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Saturday 18 November 2017
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Amy Lee Westervelt : Self Made Success

Story By: Susan Lee

Photos By: Nelson LaPorte

It’s not easy to find the perfect fit. Whether it’s a little sundress or a cotton top, when it’s a good fit you just know it. For Pooler resident Amy Lee Westervelt, it was a longtime quest to find the life that fit her just right. It wasn’t easy, but she now has the life she envisioned for herself: a wonderful family and a thriving business as a retailer for the LuLaRoe fashion brand.

Amy Lee grew up on the South Shore of Boston in Pembroke, Mass. She graduated from Bridgewater State University with a degree in communication studies. After a stint as a wedding planner, she went back to school and received her degree in elementary education. She soon discovered that finding work as a teacher was more difficult than she expected. “There was so much bureaucracy involved in getting a classroom position and a lot of it comes down to knowing the right people,” said Amy Lee. She eventually took a position as assistant to the president of an educational consulting firm.

It was around that time that, in April of 2011, she gave up trying to meet the right single man in Boston and began to look farther South. “I had always been interested in Savannah, so when I was on a dating site I just typed in the city’s zip code.” And there she saw the photo of William, a father with five children. His profile said he loves his kids and that if you have kids, he’ll love them too.

It wasn’t long before Amy Lee made the trip to Savannah. The city and her new boyfriend were everything she had expected and much more. William was an Army Ranger and in May 2011, just after they met in person for the first time, he was sent to Afghanistan. “We had a long-distance love affair, this whirlwind romance that just looking back on makes me lose my breath,” recalled Amy Lee. “I would send him so many gifts in the mail, it was almost ridiculous. Books, games, candy. At his mail call, he would always get a bag full of presents.”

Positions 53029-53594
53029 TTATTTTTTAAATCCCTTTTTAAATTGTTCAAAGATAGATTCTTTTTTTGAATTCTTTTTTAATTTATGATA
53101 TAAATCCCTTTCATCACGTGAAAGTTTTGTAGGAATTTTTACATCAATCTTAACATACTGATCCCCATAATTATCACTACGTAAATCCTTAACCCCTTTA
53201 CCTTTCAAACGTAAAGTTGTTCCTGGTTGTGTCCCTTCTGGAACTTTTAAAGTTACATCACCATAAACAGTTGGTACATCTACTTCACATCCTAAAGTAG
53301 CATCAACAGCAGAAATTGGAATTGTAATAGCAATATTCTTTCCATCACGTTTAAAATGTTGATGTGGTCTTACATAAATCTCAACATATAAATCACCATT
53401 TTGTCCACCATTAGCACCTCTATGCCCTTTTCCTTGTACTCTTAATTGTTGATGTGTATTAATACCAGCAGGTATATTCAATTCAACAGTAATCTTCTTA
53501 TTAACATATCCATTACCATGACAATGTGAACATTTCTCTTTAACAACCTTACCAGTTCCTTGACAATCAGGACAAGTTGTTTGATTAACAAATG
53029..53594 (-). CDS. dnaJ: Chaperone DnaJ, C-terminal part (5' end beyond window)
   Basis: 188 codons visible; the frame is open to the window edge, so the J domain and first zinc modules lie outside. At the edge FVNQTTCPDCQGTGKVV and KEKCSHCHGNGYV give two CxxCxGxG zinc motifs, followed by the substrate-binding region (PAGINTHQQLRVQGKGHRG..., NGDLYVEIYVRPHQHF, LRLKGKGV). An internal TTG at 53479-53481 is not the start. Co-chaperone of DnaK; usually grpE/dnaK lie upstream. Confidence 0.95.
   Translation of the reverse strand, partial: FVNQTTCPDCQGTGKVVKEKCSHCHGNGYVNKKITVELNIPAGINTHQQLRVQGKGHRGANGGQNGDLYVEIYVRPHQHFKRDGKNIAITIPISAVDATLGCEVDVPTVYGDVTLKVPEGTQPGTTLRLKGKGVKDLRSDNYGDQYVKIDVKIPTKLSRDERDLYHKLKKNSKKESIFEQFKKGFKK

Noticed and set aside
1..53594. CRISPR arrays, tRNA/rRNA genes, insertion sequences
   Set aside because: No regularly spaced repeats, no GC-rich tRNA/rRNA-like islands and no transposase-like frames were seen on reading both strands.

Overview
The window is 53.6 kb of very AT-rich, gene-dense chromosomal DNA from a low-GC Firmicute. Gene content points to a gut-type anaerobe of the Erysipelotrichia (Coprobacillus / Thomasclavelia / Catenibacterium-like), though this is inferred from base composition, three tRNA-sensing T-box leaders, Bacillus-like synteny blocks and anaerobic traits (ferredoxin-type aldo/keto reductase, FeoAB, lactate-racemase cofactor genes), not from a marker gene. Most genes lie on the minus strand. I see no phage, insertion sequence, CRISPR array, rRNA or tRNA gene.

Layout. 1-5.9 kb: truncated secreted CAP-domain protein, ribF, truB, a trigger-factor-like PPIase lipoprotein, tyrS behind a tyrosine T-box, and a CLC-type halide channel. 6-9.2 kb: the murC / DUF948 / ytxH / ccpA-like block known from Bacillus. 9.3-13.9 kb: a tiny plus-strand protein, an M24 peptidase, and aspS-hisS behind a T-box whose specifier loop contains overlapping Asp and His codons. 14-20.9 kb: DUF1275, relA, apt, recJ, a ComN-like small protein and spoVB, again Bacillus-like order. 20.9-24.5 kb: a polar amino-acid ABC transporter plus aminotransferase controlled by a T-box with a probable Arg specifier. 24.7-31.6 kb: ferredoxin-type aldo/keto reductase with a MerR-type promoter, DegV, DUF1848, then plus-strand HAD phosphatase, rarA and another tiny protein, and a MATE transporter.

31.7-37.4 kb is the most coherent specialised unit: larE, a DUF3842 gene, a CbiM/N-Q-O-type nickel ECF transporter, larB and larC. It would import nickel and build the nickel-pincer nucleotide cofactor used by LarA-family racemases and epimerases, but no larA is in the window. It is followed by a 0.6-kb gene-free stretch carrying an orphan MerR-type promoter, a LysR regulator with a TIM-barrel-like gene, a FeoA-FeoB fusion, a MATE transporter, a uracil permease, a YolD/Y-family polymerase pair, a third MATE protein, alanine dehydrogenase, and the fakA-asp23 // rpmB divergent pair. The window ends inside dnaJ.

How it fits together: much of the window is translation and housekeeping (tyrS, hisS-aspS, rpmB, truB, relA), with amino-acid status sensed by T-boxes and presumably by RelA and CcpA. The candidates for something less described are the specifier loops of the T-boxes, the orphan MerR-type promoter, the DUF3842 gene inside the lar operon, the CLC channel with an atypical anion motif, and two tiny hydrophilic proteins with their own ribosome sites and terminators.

William was assigned to Hunter Army Airfield in Savannah at the time and while he was in Afghanistan, he was notified that he was accepted into the Army’s officers commissioning program. He returned to Savannah and the couple was married that November in 2011 at the home of Amy Lee’s parents in Boston. William started his studies at Armstrong University two months later. In December 2013, he graduated with a bachelor’s degree in computer science and received his commission.

After completing his officers’ training course, William received his next assignment: Fairbanks, Alaska. Three hours away from the Arctic Circle and as cold as 60 degrees below zero. Not exactly paradise. The couple began to consider their options.

“We probably could’ve transferred to another base, but we were both really wanting a different lifestyle for our family,” said Amy Lee. “It wasn’t conducive to the way we wanted to live our lives. We both had this vision of being together all the time. We’re best friends and we went through so much to be together. With him working and being away from us 8 hours every day, we realized we didn’t want to be apart that much.